How Do You Approach a Lunatic?

Dear Black Bag Confidential Reader,

This week’s batch of reader mail addresses several threats that are currently top of mind in our country, from mass shootings to panicked crowds.

In addition, you’ll discover several potent plants that provide home security, how to get your tactical pen through TSA and the best way to get all my lifesaving advice.

Here we go…

I’m a second-degree black belt from Korean commando training, but how do you stop a man who is shooting randomly at people? Lately a killer opens a door, walks in and then commences firing with an automatic weapon. How do you approach a lunatic? Let’s say he is about 10 feet away.

— Robert Z.

Sadly, we have seen too many instances lately where this very thing occurs.

In my opinion, the only way these types of incidents will stop is if we educate the public and change our society’s way of thinking. In this situation, the best course of action is to swarm the attacker and take them down (a punch in the throat works well — or this devastating self-defense technique).

The problem is this type of thinking is not a normal human reaction — especially for Americans. In other countries that constantly live under the threat of terrorist attacks, you hear stories of citizens swarming the attacker(s) to try to stop them. Israel is a great example.

Of course, the downside to this bold action is that you are likely to get shot… However, you’re probably going to get shot anyway, so why not try to stop the maniac and keep them from killing more people?

If the crowd squeezes in around you and is moving, cross your arms and use your feet like a spring to stay upright. Falling down means you get trampled. You must keep your feet under you. Here is a crowd panic story. AC-130 aircraft has a full load of passengers. The plane makes a mild crash landing. They opened the paratroop door before the crash landing. The passengers were in such a panic to get out of the aircraft that none of them could get through the doors. They jammed up at the doorway. People on the ground would forcefully pull one out at a time. One guy they pulled out ran 50 yards on a broken leg. Panic is scary.

— James H.

You are absolutely right, James, that the most critical thing you can do to avoid being trampled is to stay on your feet. Take a boxer’s stance to maintain your balance. It also helps if you keep your hands up by your chest to give yourself room to breathe.

And if you do fall down, do whatever you need to do to get back up immediately. Never freeze, curl up in a ball on the ground and simply try to protect your head and neck — you will be crushed to death.

Just got my new tactical pen today. Portland International Airport confiscated it. Not your fault, just wanted you to know you can’t travel on a domestic flight out of PDX with the “fly anywhere” pen. And no, I didn’t check with local authorities to see if it was allowed. It hurts. Thanks for allowing me to “cry a river.”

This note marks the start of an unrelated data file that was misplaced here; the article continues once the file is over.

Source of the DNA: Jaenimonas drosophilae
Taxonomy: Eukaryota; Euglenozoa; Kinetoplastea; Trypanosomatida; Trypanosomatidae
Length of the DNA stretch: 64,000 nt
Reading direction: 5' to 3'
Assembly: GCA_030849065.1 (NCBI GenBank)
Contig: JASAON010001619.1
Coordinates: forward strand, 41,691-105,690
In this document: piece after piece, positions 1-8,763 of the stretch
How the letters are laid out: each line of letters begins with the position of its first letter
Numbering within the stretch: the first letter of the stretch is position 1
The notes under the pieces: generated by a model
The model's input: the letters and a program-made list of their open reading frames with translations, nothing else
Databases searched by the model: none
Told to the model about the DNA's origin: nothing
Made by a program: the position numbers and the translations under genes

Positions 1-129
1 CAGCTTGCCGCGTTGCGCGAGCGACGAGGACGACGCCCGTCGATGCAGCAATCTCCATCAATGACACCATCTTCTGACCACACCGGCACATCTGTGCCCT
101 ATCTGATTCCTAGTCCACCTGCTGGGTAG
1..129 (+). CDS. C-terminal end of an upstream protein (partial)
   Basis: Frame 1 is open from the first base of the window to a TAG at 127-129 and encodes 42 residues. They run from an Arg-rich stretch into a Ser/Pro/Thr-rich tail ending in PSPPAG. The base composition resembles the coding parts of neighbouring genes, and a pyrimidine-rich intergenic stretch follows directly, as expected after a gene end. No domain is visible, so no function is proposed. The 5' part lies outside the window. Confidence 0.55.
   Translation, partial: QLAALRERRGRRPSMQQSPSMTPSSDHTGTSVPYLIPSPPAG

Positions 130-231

— Mark L.

TSA agents often take items that shouldn’t necessarily be confiscated, because they’re the ones calling the shots. When you’ve got a plane to catch, you’re not in the best position to negotiate with them.

Most TSA agents will err on the side of caution, so if they see your pen, they will take it. They figure it doesn’t hurt to be overly careful and they don’t want to let anything slip by them. But if you keep the cap on the business end (so the writing end is exposed) and keep your pen in a pocket of your carry-on with other writing implements, chances are TSA won’t even notice it.

That being said, I’ve had some TSA personnel comment on how awesome my pen is and then hand it right back to me as I proceed to my gate. I have traveled all over the United States (and the world) and have never had an issue with my pen.

Still, it’s a shame yours was taken. Like I said before, every security screening checkpoint has discretion as to what is allowed — so it looks like it just wasn’t your lucky day.

What are the hedges in the photo?

Privacy barrier

They look like the perfect privacy barrier for my backyard.

— Lewis C.

I’ll be honest, Lewis, that photograph is actually a stock image. It’s meant to demonstrate how effective plants can be for promoting privacy and enhancing security on your property.

But check out this article from our friends over at 4Patriots that we republished in July. It runs down seven vicious plants to add to your home security, including Pyracantha, which grows almost as wide as it does tall (10 feet) and features plenty of needle-sharp spikes, and Rubus, which is like a rose on steroids — it grows very quickly and can reach 5 feet high.

Hi, Jason. I really like your materials. I do not, however, have the website to log into. Can you give it to me, please?

— Tom K.

Sure thing, Tom. All Black Bag Confidential articles are archived on the Spy Briefing website here.

I also recommend joining Spy & Survival Briefing. As a subscriber to this service, you also gain access to…

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Stay safe,

Jason Hanson

Jason Hanson

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